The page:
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Ignatian Retreat based on the Gospel of St. John

Ignatian Retreat based on the Gospel of St. John

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Seven-day retreat (spiritual exercise) expounded in daily meditation based on the Seven Signs of Jesus in the Gospel of John. The dynamic of the retreat follows the Spiritual Exercises of St. Ignatius of Loyola. The material was originally hand-outs of a retreat preached by Martin Suhartono, S.J. to a group of religious and lay-people involved in the Jesuit Social Service of Cambodia (1-8 August 2005).
Seven-day retreat (spiritual exercise) expounded in daily meditation based on the Seven Signs of Jesus in the Gospel of John. The dynamic of the retreat follows the Spiritual Exercises of St. Ignatius of Loyola. The material was originally hand-outs of a retreat preached by Martin Suhartono, S.J. to a group of religious and lay-people involved in the Jesuit Social Service of Cambodia (1-8 August 2005).

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Published by: Lie Chung Yen (aka. Martin Suhartono) on Feb 16, 2010
Copyright:Attribution Non-commercial

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06/08/2013

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THE SEVENSIGNSOFJESUS
SEVEN-DAY RETREATBASED ONTHEGOSPEL OF ST.JOHN
(By Martin Suhartono, S.J.,Cambodia, 1-8 August 2005)
 
DAY ZEROIGNATIAN DYNAMIC: PRINCIPIUM ET FUNDAMENTUM (S.E.23)JOHANNINE DYNAMIC: DESCENT AND ASCENT
First of all, entering the Retreat, we should reflect on the Principle and Foundation(PF) of St. Ignatius in the Spiritual Exercises (No. 23) by using the Prologue of the Gospel of John (1:1-18)There is a circular descending and ascending movement of the Logos in the Prologue,later on expressed by Jesus in the narrative (16:28): coming down from the Father into theworld and going up again to the Father.An application of the PF would be the same movement of the Logos described in thePrologue: everything/one has been created in/through the Logos and is invited to make thesame circular movement, described as "empowered to become children of God" (1:12). In away, one is "logos" participating in the unique "Logos" of God (cf. Isaiah 55: not going back unless having done its purpose).Everyone is then called to lead a life like John the Baptist ("sent from God" 1:6)),giving testimony to the True Light, so that people may come to belief, come to Light, come toLife (1:4; 20:30-31); just as does Logos leading all to return to God (1:18; "the serpent statuelifted up in the desert" 3:14-15; 12:32 "Jesus lifted up and draw all to him").The name of Jesus is mentioned only after 1:17; in 1:1-5 the name is not yetmentioned, and rightly so because the individual Jesus came into existence only after the Logosis incarnated, taking real flesh and blood. Jesus, the Logos Incarnated is the way through whichevery logos returns to its Origins. In the story, the Logos Incarnated is again metaphorized intoSeven Metaphors (in the Johannine terminology: Seven Signs) used as basic points of anchorage for the life orientation of the readers.The seven-day retreat will follow the scheme of Seven Signs in the Gospel of John.We will follow each Sign as it appears chronologically in the story and reflect on it related toits achronological counterpart to the relative "EGO EIMI- I AM ...." sayings of Jesus.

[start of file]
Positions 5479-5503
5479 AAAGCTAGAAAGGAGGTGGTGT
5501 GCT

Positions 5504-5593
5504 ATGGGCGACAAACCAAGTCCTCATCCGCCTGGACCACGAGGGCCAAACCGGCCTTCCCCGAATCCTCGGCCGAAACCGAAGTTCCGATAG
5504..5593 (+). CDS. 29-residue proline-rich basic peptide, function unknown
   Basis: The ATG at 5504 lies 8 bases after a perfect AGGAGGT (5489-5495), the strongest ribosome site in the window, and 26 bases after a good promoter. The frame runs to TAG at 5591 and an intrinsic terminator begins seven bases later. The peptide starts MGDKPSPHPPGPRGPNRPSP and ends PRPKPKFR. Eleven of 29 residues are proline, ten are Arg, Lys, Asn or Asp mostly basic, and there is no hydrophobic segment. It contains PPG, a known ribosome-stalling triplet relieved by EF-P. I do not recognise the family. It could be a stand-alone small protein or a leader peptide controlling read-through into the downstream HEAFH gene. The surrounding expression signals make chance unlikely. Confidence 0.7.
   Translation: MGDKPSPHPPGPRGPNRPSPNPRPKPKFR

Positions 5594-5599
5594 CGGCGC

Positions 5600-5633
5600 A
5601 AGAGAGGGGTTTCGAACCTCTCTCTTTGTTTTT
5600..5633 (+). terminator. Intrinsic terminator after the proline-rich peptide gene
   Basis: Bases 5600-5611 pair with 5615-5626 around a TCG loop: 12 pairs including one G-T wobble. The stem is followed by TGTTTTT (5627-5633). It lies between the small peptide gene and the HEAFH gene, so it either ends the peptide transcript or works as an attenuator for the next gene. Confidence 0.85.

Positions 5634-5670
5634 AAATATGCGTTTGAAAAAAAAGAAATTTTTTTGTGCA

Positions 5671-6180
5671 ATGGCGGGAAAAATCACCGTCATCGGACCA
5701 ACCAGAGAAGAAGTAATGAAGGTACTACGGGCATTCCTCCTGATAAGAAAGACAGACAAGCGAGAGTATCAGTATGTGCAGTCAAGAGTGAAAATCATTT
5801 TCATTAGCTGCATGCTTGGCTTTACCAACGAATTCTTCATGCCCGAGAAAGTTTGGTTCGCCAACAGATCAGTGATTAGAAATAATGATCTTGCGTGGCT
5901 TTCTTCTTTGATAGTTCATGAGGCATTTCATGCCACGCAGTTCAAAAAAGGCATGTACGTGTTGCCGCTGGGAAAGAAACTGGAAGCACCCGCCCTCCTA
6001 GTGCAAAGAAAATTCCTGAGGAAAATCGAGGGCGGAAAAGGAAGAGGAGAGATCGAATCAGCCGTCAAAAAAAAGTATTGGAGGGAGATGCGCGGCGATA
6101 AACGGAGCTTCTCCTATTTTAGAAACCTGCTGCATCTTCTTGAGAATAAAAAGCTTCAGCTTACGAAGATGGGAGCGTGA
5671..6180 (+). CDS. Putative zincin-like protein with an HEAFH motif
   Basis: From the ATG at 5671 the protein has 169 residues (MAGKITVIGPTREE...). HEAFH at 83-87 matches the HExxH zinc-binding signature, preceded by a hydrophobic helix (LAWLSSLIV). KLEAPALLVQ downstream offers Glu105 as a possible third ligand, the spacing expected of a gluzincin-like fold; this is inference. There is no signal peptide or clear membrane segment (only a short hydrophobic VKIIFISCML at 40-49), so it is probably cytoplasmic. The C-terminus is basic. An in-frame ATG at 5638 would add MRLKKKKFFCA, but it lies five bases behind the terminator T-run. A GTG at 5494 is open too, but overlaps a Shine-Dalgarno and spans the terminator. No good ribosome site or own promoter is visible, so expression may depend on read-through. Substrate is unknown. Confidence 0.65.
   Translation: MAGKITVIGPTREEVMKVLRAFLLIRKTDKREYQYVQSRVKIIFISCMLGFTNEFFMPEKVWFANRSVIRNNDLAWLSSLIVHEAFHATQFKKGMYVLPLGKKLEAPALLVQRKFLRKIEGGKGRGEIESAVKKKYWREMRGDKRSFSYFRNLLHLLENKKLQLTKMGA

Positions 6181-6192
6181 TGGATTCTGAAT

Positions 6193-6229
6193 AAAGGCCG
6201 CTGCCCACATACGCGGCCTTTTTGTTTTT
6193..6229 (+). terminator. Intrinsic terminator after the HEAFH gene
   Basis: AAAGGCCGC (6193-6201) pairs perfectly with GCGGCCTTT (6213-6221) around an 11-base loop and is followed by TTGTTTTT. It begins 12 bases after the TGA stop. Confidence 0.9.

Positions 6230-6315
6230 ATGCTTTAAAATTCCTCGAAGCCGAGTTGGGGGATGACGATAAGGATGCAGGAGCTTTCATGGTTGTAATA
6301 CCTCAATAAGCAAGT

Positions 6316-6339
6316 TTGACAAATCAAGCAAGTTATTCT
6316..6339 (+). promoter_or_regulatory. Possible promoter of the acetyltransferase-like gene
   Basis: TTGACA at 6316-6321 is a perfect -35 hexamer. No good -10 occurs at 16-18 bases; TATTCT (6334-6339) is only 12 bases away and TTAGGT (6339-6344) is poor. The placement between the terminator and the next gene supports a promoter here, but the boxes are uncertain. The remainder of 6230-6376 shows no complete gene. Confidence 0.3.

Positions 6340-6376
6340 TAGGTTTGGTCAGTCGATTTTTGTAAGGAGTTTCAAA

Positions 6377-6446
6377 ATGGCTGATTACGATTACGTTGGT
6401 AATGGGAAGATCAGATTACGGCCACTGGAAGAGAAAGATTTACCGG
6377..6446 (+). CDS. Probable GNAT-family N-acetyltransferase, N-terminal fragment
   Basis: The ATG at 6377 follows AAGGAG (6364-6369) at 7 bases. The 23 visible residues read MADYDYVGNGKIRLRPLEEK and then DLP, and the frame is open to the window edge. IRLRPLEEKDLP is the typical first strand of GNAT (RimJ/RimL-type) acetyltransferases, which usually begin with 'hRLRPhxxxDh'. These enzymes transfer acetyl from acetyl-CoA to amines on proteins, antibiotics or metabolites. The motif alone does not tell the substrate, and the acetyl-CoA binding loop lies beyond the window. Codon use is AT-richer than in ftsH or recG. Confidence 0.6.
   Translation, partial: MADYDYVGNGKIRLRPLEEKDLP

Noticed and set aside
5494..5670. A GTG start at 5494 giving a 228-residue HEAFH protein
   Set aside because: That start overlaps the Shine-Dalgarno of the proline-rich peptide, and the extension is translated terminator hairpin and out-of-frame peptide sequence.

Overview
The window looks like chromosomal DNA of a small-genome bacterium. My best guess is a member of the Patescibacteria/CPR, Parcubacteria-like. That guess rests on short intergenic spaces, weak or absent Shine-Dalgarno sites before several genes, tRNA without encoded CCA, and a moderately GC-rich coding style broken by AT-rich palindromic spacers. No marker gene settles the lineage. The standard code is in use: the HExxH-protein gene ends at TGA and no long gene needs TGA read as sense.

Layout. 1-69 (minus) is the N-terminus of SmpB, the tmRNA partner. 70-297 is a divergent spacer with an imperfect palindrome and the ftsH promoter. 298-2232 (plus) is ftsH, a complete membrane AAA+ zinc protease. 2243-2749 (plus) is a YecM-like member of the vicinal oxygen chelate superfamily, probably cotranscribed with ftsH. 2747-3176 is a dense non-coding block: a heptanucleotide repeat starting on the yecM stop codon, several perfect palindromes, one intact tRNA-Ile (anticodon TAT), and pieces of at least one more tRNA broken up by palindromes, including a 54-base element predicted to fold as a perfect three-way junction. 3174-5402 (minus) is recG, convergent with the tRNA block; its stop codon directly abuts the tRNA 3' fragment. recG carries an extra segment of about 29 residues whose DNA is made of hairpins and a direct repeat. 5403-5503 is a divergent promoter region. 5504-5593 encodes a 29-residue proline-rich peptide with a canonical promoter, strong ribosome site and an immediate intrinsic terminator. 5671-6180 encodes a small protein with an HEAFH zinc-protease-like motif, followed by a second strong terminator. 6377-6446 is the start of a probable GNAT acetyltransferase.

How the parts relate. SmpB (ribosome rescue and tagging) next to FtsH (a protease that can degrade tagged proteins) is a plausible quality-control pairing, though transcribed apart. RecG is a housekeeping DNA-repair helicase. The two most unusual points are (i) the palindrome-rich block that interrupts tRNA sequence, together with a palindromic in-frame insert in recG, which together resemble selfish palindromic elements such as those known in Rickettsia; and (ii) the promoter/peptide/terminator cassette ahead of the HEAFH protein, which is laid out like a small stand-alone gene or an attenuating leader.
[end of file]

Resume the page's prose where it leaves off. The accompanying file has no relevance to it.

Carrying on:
DAY ONEVISION: WHO AM I?THE 1ST SIGN (2:1-11) - "I AM THE TRUE VINE" (15:1)
The first narrative part of John forms the "Beginning" of the reader's experience. John followsthe same pattern of the Genesis (seven-day creation), by giving hints of the process of becoming followers of the Logos Incarnated. Look at the structure of mediation: each onecomes to Jesus through another person, except perhaps "Philip".The marriage in Cana is the peak of the experience of following Jesus. The disciplesare invited to experience, recognize, and have faith in the manifestation of the Glory of God.The mystical union between God and the human soul is usually expressed through images of marriage (Canticle of Canticles, Hosea etc.).The theme of "union with God" related to this sign is the expression "I am the truevine". Each of the disciples is a branch of the vine. Again here we have the image of anintimate union between Jesus and his disciples. Each one is reminded that he/she is a branch; if he/she remains united to the true vine, than he/she can produce fruits, otherwise ......It is perhaps good to reflect deeply on this reality, we are only branches, we are notthe vine itself. St. Ignatius used the term
instrumentum conniunctum cum Deo 
, an instrumentdeeply united to God. However, in our life as apostles we may have the tendency to considerourselves as masters and not disciples, as vine and not as branches, as God and not as creatures.Hence, the anxieties, fear, anger, impatience and so on, which reign in our life.The retreatants may take each pericope in itself as points for prayers, from theBaptist's testimony, the first disciples and so on (Jn 1:19-51), leading each participant to thepericope of Wedding at Cana.

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